Today, as I wove between tourists in summer shorts and Orange City residents dressed in wooden shoes and long skirts, carrying a notebook in one hand and a freshly-made stroopwafel in the other, I thought a lot about fear. This isn’t the musing you might expect to have at a tulip festival full of friendly Iowans. It’s probably the least threatening environment you could imagine. The streets were packed with singing, dancing, windmills and plenty of tulips. It was also packed with people, with not a facemask in sight.
My intention is not to make a political stance. We all come from different environments and have adopted different attitudes about face coverings in the context of our individual experiences with the COVID-19 virus. But since we are still in the throes of a pandemic, albeit with a vaccination at the end of the COVID tunnel, I couldn’t help wondering. I wondered if these people felt no fear, packed shoulder-to-shoulder in a time where some have even avoided at-risk family members for fear of getting them sick. I wondered if these people felt no fear, talking and breathing in each other’s faces without any sort of protection. These things never bothered us before March of 2020 and maybe I was the only one who felt unsure. When the crowded streets made me feel compelled to temporarily put on my own face mask (I’m only half-vaccinated at the time of writing this), I felt marked and judged.
I also grappled with my own fear today. For an aspiring reporter, it is surprisingly difficult for me to ask questions of people. Not because I can’t think of questions. Not because I don’t want to ask questions. Rather than coming from a lack of curiosity, my difficulty asking questions comes from a place of fear. I’m at risk of making this sound more profound than it is. At worst, I suffer from mild social anxiety. At best, I’m merely shy and it takes me a little while to “put myself out there.” Approaching strangers and asking them about themselves, inviting myself temporarily into their lives, is something that excites me, but makes me a bit queasy. I got a little bit better at it today, and I expect I will continue to grow in this area as I continue to push myself. But it wasn’t easy, and I am ending this first day at WJI feeling a mixture of satisfaction and regret. I’m satisfied with the work we did, and I feel regret as I wonder how much more I could have done and learned if I only had a more outgoing personality.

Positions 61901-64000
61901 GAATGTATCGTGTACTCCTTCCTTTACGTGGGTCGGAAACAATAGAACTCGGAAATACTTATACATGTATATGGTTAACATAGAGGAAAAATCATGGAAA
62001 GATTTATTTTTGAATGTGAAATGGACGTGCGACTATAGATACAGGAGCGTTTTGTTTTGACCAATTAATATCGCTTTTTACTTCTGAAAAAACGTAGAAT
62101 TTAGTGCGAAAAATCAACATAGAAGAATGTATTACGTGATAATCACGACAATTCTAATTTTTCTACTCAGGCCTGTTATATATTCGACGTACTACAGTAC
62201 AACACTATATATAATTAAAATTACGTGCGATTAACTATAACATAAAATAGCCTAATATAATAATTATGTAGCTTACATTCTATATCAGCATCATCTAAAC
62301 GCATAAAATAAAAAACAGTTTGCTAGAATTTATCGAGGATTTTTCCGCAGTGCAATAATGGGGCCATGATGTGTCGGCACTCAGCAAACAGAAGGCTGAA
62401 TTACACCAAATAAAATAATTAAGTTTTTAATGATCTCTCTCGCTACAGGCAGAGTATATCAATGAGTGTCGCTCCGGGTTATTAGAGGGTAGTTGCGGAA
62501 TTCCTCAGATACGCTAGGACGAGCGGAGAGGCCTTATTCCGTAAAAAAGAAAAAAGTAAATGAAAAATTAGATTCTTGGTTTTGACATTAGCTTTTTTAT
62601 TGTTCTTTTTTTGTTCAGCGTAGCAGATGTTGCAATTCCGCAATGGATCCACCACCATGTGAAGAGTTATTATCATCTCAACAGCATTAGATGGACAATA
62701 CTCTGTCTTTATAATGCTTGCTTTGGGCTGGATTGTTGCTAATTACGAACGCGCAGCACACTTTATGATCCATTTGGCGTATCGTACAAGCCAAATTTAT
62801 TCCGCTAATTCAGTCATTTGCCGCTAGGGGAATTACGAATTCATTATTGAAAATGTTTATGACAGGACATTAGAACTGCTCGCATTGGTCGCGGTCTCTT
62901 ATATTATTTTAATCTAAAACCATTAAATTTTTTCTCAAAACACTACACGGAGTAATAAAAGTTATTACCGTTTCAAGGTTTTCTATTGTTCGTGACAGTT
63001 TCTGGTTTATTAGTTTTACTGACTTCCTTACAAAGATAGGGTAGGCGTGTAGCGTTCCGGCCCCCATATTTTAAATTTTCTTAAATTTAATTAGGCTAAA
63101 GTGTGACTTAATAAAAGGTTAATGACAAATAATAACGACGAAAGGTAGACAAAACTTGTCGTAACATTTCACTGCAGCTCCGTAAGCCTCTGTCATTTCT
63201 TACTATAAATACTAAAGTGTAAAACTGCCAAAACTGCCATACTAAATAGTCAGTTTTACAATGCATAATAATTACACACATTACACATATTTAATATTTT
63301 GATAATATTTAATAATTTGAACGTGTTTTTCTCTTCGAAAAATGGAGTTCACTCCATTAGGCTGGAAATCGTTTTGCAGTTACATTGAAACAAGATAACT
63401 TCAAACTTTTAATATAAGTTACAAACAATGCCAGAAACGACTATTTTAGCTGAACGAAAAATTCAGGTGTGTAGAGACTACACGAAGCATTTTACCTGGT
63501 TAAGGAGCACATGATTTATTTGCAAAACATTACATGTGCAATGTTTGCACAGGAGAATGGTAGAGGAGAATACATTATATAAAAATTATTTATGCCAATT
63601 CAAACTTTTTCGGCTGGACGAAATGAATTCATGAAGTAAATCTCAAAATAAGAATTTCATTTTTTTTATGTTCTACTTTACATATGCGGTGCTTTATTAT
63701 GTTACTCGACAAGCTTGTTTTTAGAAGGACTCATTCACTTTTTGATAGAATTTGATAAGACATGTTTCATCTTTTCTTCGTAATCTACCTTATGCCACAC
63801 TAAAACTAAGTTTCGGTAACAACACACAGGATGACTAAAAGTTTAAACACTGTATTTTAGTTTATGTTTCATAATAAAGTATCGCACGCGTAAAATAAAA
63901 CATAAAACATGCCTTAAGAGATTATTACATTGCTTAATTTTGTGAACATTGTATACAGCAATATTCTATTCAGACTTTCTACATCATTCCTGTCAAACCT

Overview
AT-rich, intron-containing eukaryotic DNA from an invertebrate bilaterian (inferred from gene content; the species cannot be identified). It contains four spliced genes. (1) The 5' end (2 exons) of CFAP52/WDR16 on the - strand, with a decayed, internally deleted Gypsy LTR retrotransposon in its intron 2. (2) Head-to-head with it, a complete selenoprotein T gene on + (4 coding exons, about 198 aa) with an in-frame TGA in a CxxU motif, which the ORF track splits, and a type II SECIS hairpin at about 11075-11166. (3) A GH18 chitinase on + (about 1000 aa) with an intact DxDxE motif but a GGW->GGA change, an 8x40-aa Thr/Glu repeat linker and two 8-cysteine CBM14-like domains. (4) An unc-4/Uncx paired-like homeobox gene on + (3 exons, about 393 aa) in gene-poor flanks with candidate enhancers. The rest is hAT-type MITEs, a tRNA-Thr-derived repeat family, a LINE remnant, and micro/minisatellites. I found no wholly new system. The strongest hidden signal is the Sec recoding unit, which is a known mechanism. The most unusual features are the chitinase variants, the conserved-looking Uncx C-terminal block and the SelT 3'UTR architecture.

I admit it would be nice if I could snap my fingers and exchange my personality - and the quirky fears and anxieties that come with it - with one that seems better suited to on-the-street journalism. But this, aside from being impossible, is not what God would have me do. This year, I have been meditating on 2 Corinthians 12, where God tells Paul “My grace is sufficient for you, for my power is made perfect in weakness.” I know that God has given me a passion for storytelling and listening to people, and I saw reminders of that today. I also saw reminders of my anxiety, one of many thorns in my life. Like Paul, I have pleaded with God to remove it, but I also know that like Paul, God can make me strong where I am weak. So here I am, boasting in my weakness. God, make your power evident this week and for the rest of our lives. Amen.